Popularized in films like Limitless, legal smart drugs called Nootropics are becoming more and more prevalent in board rooms and on Wall Street.Keep reading »
You may not share my tastes in this sort of thing but I’m going to go ahead and give American Banker a gold star for the headline “Libor-Rigging Set Interest Rates Too Low, Too High and So Low They Were Too High.” The reference is to this Journal article about the mishegas of Libor lawsuits. Since every bank seems to have manipulated Libor, and in different directions at different times, you get to sort of take your pick about what you want to sue over. And so some borrowers are suing banks for setting Libor too low, some municipal swaps counterparties etc. are suing banks for setting Libor too high, and one cable-car driver is taking the second derivative:
Carl Payne, a 72-year-old former cable-car driver in San Francisco, alleged in a federal-court suit filed in December that manipulating interest rates lower inflated margins on adjustable-rate mortgages tied to U.S. dollar Libor. The law firm acting on Mr. Payne’s proposed class action suit, Baron & Budd P.C., estimates that about a million mortgages were affected.
The interest rate on the mortgage for his condominium is based on the one-year rate plus a 2.25-percentage-point margin that is fixed over the life of the 30-year loan. Because the rate when he took out the mortgage was artificially low, Mr. Payne says, he was locked into a higher margin than he should have been.
The Journal article is about all the legal complexities involved in getting these lawsuits heard and go read it if you’re interested – why wouldn’t you be? – but here let’s just … I mean, we can discuss the substance of that claim, or just bask in its prettiness for a while, that’s okay too. It’s very pretty!1
So should he win? I guess it depends on whether he got “the market rate” for his adjustable rate mortgage, or whether he got “the market spread” for his ARM, plus Libor? If he got charged the “right” rate, while Libor was too low, then his math is exactly correct and he should sue. (I mean: get to keep suing.) If he got charged a market spread, then all that happened is that his mortgage was initially a bargain (for him), and then it went back up to being a market-rate mortgage once banks stopped manipulating Libor, but for a while he made out like a bandit and maybe they should sue him. (Not really.)
I think this question in turn depends on another question, which is: when you were writing Payne’s loan, what did you think Libor was? Was it the risk-free rate, as people like me thought in 2007? Or was it just the cost at which banks borrowed unsecured, like BBA said it was?
Either way, if you’re making a loan, you really ought to charge the borrower (1) the true risk-free rate, plus (2) some premium for the market cost of funding, equal to the difference between banks’ borrowing cost and the risk-free rate, plus (3) the true risk premium for his loan. If you expect (2) – the cost of funding – to be mostly reflected in Libor, then you combine (1) and (2) into “Libor” and charge him a fair spread on top of that. That’s in expectation; you’d charge him a fair credit spread even if right now Libor does not reflect bank borrowing costs. If you thought of Libor as the cost of bank funding, and you thought that it would mostly reflect that except perhaps in periods of crisis, then you probably charged Mr. Payne a fair spread.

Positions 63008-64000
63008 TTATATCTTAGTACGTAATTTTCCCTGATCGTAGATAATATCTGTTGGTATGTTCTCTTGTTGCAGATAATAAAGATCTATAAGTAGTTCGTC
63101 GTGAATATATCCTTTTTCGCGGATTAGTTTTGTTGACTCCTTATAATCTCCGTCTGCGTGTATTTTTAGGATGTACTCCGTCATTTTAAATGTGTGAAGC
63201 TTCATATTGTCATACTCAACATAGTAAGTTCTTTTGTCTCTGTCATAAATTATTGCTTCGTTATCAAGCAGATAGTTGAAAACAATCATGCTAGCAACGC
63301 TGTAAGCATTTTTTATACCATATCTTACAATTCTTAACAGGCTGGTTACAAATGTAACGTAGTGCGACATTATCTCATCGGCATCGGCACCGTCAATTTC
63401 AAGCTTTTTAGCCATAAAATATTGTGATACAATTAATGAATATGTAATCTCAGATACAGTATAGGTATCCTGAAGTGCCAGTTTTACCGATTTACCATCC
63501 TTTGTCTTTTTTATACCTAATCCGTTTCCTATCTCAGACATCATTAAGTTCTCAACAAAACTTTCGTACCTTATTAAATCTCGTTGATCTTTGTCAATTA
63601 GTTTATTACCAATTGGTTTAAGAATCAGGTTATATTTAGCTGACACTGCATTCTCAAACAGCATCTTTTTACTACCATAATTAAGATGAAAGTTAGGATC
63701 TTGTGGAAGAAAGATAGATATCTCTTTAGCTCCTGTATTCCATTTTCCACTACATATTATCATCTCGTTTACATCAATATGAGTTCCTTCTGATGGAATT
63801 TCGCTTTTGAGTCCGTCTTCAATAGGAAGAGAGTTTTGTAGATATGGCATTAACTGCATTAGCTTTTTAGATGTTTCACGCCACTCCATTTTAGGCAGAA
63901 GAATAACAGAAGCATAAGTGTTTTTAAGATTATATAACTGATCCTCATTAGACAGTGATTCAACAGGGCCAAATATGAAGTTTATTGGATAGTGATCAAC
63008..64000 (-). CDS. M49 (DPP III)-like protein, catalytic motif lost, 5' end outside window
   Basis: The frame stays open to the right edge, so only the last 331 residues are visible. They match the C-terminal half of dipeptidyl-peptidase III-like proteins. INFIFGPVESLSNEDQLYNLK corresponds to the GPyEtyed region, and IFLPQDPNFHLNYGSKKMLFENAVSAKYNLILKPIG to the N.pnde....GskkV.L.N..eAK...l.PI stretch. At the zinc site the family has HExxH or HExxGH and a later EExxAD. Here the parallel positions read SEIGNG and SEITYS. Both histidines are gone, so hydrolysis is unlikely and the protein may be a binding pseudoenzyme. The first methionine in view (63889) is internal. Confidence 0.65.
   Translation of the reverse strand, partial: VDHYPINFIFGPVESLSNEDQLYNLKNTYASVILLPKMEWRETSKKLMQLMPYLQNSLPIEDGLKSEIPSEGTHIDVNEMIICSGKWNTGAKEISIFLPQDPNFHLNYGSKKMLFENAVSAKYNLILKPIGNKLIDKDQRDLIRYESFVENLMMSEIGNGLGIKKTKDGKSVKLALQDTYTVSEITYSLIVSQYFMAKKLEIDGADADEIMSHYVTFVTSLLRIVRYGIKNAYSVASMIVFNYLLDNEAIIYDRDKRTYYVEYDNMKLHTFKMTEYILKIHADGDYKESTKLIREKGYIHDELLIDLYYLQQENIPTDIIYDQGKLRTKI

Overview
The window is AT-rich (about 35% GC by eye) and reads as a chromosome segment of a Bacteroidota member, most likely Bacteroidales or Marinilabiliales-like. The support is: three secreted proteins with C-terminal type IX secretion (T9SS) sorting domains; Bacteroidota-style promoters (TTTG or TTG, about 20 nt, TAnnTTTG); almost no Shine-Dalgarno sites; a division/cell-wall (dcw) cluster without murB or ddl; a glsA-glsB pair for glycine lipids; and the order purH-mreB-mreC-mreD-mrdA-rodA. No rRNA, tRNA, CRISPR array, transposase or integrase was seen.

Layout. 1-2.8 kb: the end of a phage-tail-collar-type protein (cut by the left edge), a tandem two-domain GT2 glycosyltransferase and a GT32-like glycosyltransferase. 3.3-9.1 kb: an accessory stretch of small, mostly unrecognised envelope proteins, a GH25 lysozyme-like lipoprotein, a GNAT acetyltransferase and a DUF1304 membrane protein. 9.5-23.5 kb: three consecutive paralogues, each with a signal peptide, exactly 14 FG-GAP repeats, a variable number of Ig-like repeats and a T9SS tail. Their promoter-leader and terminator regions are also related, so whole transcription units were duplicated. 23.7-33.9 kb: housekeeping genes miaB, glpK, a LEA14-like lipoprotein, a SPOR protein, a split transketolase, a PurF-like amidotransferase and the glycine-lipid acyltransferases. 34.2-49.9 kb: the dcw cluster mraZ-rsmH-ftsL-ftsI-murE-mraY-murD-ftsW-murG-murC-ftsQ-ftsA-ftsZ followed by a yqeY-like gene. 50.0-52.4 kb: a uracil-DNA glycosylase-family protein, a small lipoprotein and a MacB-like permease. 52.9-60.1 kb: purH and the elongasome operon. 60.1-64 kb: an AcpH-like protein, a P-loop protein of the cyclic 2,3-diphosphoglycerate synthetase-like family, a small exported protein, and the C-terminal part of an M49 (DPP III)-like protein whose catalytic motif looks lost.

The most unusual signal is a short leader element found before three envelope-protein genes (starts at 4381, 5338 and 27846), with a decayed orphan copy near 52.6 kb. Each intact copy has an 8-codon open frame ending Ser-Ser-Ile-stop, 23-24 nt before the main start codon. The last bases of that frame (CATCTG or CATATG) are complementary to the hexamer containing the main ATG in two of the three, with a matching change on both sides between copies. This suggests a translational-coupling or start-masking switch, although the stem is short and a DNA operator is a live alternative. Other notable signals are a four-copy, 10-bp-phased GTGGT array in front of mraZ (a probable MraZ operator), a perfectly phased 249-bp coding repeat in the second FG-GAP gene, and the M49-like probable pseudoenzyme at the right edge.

On the other hand if you expected Libor to reflect a risk-free rate, either out of fudging or aesthetics, then you’ve got to charge for your costs of funding somehow. So you put that in spread. If later Libor stops being manipulated and starts reflecting bank funding costs, then you’re effectively charging him twice for those costs – once in Libor, and once in your spread. If the expectations for Libor were that it would go on being manipulated forever, then Payne has a case against the banks. Which seems appropriate.
1. It’s also scary for banks I guess? Is it? The theory behind it being scary is that Libor has been a bit of a tough sell as a megascandal just because it’s hard to identify human beings who were hurt by it: Liborgate lowered interest rates, so it made your mortgage cheaper, so what’s the problem? A compelling lawsuit claiming that Libor raised mortgage costs is bad PR. That said, “the banks screwed me by charging too low a rate that later went up to a higher rate when they stopped manipulating Libor” is a bit of a complex sell. Though I guess it can be reduced to the old reliable:
“I thought I could trust the big banks and that I wouldn’t be in this situation at my age,” Mr. Payne said in comments relayed by his lawyer. “Unfortunately, I was wrong.”
At some point “I thought I could trust the big banks” will lose its rhetorical force, no?